I had been wondering to myself about the absence of dissenting views concerning the recent run of Kate Bush shows. About why were there so few chinks in the reigning consensus about Kate Bush as National Treasure. Apart from a few grouches on Facebook - old punks who never liked her at the time - I've not come across a peep of public negativity. The reviews seemed to be extravagantly praiseful. Personal testimonials on Facebook and message boards and so forth were uniformly of the "greatest show I ever saw in my life", "tears were running down my face for most of the performance" type.
Which is odd because one thing about the Internet surely is that it encourages contrarianism and dissenting views. Polarising stances and breaks with consensus drive traffic for online publications; comment boxes are the stomping ground of naysayers and nitpickers.
And then last weekend I got an email from my friend Sam Batra who mentioned in passing that she'd been to one of the the Bush concerts with her teenage daughter:
"What a monumental disappointment. The show was little more than a prog rock Jackanory, wish I had never seen it and had saved ourselves the best part of 300 quid."
I laughed out loud. Partly because of the reference to Jackanory (a British kid-growing-up-in-the-70s/80s-only kind of thing, for sure). But also the shock of truth. See, I’m convinced I would have felt exactly the same if I'd gone. Much as I love many of Kate Bush's recordings, and sort of generally support the notion of excess and aspiration, pretence and pretentiousness.... I've got to admit, some of the old videos, and the footage of the 1979 tour, it's a little hard to stomach, don't you think? The still photos of the current show, and some of the descriptions in the reviews, seemed to promise a similar sort of overblown, thesped-out hokum.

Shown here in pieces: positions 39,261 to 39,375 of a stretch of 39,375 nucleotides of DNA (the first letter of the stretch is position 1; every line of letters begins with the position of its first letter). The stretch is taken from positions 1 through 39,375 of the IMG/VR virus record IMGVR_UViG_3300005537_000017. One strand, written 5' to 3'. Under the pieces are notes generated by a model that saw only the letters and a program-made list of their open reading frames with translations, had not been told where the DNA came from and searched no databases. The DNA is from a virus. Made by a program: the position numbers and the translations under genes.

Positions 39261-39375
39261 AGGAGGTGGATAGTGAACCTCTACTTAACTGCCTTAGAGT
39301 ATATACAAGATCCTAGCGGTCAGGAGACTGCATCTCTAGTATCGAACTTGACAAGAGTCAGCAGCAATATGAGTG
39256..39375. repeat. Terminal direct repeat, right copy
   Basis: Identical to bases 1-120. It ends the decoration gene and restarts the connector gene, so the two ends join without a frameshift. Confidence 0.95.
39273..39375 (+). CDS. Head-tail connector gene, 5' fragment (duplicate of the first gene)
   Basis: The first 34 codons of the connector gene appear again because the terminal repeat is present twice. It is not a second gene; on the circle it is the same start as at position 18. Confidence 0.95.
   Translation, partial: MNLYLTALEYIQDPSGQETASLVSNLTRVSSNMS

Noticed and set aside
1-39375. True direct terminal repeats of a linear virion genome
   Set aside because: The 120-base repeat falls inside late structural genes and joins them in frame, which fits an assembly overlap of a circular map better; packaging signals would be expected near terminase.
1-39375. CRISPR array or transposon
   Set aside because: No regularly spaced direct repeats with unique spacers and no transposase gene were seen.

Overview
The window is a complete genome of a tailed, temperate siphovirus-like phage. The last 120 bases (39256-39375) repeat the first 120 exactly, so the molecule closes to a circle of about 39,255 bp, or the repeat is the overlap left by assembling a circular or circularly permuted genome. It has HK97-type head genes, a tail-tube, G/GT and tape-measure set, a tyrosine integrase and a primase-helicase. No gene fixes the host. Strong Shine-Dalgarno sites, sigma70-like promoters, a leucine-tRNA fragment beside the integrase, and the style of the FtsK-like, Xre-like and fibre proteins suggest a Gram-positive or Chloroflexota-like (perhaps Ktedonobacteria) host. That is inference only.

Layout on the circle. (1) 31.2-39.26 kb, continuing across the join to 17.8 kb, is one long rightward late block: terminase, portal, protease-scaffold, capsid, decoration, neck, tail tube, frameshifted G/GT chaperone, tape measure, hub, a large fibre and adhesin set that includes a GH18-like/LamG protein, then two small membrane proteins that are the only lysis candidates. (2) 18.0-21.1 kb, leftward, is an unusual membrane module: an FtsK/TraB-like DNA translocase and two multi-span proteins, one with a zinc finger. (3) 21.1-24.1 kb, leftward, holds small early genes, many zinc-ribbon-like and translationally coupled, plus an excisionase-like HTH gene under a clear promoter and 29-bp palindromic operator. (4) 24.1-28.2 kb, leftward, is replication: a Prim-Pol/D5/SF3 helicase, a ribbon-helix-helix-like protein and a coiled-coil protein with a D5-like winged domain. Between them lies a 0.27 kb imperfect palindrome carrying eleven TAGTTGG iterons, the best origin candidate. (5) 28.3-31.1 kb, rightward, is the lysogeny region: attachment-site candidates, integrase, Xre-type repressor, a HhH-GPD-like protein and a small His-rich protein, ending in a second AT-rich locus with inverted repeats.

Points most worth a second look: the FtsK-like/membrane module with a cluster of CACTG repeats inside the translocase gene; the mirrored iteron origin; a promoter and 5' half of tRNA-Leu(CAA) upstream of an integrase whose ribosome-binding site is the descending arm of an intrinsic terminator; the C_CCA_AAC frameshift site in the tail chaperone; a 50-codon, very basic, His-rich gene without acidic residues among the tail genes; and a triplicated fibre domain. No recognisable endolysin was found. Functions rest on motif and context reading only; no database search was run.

I asked Sam for more details of the disappointment:
"My heart sunk right at the beginning when Kate and co 'conga-ed' onto the stage like some waifs and strays from an office party. Still, I tried to rally and remain optimistic. As things went on it seemed like the show was a vehicle for middle aged release, as I looked around the audience, everyone obediently in their seats, it struck me that some of these folk needed to get out more often. Was it a collective amnesia about what really comprises a great gig?.... . In the second half, I cast a glance at [my 15 year old daughter] who was falling asleep.
"Kate felt the need to plug her son, tell us all how much she loved him, 'more than anything else in the world'. Son, Bertie had been given a lead role in the excruciating panto. It did strike me that Bush had seen War Horse a few years ago and had been hopelessly influenced by it.
".... I never want to hear Aerial again...am so disappointed, she was such a heroine, wish this concert had never happened to us."
Wish this concert had never happened to us - like it was a tragic accident, a personal calamity!
Dearie me. I'm laughing but I do a feel a pang of pecuniary empathy for Sam.